Benjy Ferree

Come Back to the Five and Dime, Bobby Dee, Bobby Dee

(Domino; 2009)

By David Abravanel | 2 March 2009

Is it fundamentally evil to make children into media stars? This is a question I can’t help but consider after listening to Benjy Ferree’s Come Back to the Five and Dime, Bobby Dee, Bobby Dee. A concept album, Bobby Dee concerns the life of Bobby Driscoll, a Disney darling in the 1940s and ’50s (you might know him best as the voice of Peter Pan from the cartoon film). As he grew up and out of being cute, Driscoll found himself out of work and favor with Disney, and descended into drug addiction, eventually succumbing to it in 1968, at 31.

By now this kind of extra-tumultuous transition into adulthood is a cliché narrative for a child star, such that I can’t help but wonder if the very concept of child stardom is cruel at its core. Historically, boy soprano singers sometimes became castrati, exchanging their chance at aging naturally (not to mention testicles) for a prolonged child-like voice, and stunted-growth innocence that looks creepy by modern standards. Today, such a procedure is thought of as barbaric, but is it really any better to build up child stars with the knowledge that it’s all downhill once their voices crack and the pimples come?

Benjy Ferree can’t answer any of these questions. But we do get a consistent, theatrical dose of glamorous rockabilly out of Bobby Dee. “Tired of Being Good,” the overture-esque opener, establishes Driscoll’s predicament: “My conscience is a cricket / every time I cuss you know he writes me a ticket,” complains Ferree, before admitting, “I’m tired of being good / you know, I wanna be bad / but I cry when Jiminy won’t call my name.” Driscoll wants to be Peter Pan and never worry about growing up, but he ends up as Pinocchio—longing for the life of a normal boy but instead imprisoned in a wooden body, which makes for a fitting metaphor of the youthful charm that was the key to Driscoll’s career.

Ferree doesn’t shine much of a light on the fun years of Driscoll’s career. Right from the start, we’re introduced to an actor who knows he’s nearing his expiration date. “Fear,” the first single, is an anxiety attack turned into a stage show, Ferree crooning about ticking clocks and death in an ironically upbeat number, while Driscoll’s world closes in around him. “Pisstopher Chrisstopher,” the most engaging song on the album, documents the depressive nadir, Ferree wailing “won’t somebody play the guitar while I cry?!” before launching into an acidic, weepy solo and complaining “this disease here is eating me alive.” The “disease” could be fame or drug addiction, and Ferree implies that both were equally poisonous to Driscoll’s downfall. “When You’re 16” confronts the unnaturally early hard knocks of aging that affect child actors, already sounding woozily drunk and tired of life in mid-adolescence.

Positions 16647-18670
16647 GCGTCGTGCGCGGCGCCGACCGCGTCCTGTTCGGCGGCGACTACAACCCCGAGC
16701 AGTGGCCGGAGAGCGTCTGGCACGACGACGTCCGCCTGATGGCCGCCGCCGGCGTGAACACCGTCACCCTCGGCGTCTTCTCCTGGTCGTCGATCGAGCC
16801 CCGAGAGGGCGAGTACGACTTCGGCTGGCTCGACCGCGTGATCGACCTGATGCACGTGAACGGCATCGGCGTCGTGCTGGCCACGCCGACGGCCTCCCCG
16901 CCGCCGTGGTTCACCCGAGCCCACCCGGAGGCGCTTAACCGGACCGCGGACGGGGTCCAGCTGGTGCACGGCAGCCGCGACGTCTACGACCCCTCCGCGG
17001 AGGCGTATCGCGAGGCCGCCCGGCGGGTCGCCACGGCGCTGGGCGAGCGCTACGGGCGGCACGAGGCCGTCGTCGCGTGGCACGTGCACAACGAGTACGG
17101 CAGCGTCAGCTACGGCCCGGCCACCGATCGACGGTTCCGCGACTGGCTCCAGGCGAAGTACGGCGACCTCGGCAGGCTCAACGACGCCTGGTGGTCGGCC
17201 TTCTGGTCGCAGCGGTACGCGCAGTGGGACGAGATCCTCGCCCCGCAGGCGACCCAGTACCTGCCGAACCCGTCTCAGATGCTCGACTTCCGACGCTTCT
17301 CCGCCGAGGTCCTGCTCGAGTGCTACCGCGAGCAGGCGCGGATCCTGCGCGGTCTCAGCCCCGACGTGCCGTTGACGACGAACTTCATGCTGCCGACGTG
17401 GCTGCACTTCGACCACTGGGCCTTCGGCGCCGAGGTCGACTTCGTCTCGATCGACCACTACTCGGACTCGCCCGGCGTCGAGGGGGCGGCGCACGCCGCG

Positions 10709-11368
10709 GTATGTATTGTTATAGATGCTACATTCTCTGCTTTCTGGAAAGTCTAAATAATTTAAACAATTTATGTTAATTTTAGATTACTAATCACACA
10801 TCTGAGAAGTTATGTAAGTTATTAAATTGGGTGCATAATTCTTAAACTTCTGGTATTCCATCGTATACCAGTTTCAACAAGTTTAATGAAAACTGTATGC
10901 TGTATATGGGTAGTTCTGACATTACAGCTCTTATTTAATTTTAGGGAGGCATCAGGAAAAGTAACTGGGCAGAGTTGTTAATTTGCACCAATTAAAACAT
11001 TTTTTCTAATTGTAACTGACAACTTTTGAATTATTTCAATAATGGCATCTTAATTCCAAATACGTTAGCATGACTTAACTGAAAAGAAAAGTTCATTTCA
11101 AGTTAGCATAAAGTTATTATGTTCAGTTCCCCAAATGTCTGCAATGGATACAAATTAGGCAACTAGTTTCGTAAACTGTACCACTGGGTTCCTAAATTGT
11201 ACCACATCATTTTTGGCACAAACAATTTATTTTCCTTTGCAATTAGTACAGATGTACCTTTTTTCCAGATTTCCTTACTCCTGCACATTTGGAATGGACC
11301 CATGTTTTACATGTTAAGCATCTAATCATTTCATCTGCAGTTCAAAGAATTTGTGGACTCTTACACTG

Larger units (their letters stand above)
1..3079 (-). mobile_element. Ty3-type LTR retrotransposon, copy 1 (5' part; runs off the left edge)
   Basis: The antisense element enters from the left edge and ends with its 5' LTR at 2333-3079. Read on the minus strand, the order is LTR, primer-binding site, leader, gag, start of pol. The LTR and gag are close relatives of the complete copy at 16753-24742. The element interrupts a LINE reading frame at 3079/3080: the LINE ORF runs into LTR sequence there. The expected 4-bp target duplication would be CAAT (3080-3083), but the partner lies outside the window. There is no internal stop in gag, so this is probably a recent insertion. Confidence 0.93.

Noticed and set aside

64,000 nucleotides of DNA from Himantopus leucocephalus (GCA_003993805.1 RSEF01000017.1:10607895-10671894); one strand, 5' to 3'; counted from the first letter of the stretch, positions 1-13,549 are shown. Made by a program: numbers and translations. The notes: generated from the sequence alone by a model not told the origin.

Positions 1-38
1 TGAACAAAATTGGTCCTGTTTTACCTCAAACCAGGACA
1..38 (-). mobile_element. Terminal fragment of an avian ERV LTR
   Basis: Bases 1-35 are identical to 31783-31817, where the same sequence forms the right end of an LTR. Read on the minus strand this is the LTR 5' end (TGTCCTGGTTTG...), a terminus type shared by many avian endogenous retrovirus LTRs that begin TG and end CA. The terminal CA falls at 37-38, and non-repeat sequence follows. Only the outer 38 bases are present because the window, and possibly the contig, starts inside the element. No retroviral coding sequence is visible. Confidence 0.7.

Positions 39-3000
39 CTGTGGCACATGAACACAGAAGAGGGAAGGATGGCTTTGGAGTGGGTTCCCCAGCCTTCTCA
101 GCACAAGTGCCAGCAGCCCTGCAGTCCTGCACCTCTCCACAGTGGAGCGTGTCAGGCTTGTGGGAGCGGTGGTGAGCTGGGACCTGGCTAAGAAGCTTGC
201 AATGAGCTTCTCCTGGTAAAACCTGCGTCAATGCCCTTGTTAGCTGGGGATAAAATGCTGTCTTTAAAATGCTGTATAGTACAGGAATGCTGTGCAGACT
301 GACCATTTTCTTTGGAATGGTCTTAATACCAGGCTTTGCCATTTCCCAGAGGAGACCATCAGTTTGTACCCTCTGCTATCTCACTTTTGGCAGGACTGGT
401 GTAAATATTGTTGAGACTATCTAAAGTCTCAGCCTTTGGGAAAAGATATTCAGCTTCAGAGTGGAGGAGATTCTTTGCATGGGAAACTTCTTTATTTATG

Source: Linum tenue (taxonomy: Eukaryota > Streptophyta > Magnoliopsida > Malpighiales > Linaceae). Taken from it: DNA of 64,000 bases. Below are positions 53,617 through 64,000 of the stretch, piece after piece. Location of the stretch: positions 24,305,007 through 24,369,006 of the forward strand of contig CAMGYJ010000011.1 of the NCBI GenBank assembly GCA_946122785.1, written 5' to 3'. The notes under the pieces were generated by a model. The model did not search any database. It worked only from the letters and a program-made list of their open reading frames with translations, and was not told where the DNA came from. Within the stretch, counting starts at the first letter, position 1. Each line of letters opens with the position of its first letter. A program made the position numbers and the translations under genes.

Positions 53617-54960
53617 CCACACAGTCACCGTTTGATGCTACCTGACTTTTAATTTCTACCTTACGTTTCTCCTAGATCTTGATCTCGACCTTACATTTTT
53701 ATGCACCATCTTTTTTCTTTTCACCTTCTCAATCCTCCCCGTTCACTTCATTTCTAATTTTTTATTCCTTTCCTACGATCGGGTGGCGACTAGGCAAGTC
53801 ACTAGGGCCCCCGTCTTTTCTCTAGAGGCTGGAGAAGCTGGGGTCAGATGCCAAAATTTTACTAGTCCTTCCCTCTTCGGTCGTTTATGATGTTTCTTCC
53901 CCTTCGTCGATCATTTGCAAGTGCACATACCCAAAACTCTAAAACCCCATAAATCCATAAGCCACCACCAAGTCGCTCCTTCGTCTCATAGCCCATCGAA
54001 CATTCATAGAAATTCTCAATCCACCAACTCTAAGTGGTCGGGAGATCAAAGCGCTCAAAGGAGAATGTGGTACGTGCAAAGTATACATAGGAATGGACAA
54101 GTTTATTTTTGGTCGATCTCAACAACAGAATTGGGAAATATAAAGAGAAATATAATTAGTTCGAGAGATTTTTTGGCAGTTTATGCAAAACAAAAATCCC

It wouldn’t surprise me to learn that there are plans to incorporate Bobby Dee into some sort of musical, or that it was initially written with theater in mind. In a track review of “Fear,” I suggested that the right directorial combination of dark comedy and surrealism could make an uncomfortable masterpiece out of Driscoll’s story, with Ferree’s songs. Having heard the full album, I should revise it to say that Ferree doesn’t always succeed in delivering specifically on his concept—a fair number of tracks are vague enough to fall outside of the narrative, and biographically the track order appears to be out of sequence. Depending on one’s perspective, though, this is beneficial as Ferree has sacrificed conceptual purity for consistency. Still, the bulk of the focus is on Driscoll’s fall out of child stardom; given that his life also involved a prison sentence and time spent as part of Andy Warhol’s Factory, it would have been interesting to see Ferree more fully embrace these bizarre periods.

In the end, Bobby Dee leaves me with questions about the morality of child stardom. A recent piece in New York magazine profiled the three boys playing Billy Elliot in its musical adaptation, labeling them the “Peter Pans of Broadway,” in a piece that disturbingly opens the curtain on kids being brought up to be terrified of the sounds of their natural aging. It’s a familiar but still off-putting story, and perhaps Bobby Dee would be a wise purchase for these kids as they approach the end of their childhood careers. Rocking out is certainly a healthier way of taking out one’s frustrations than heroin.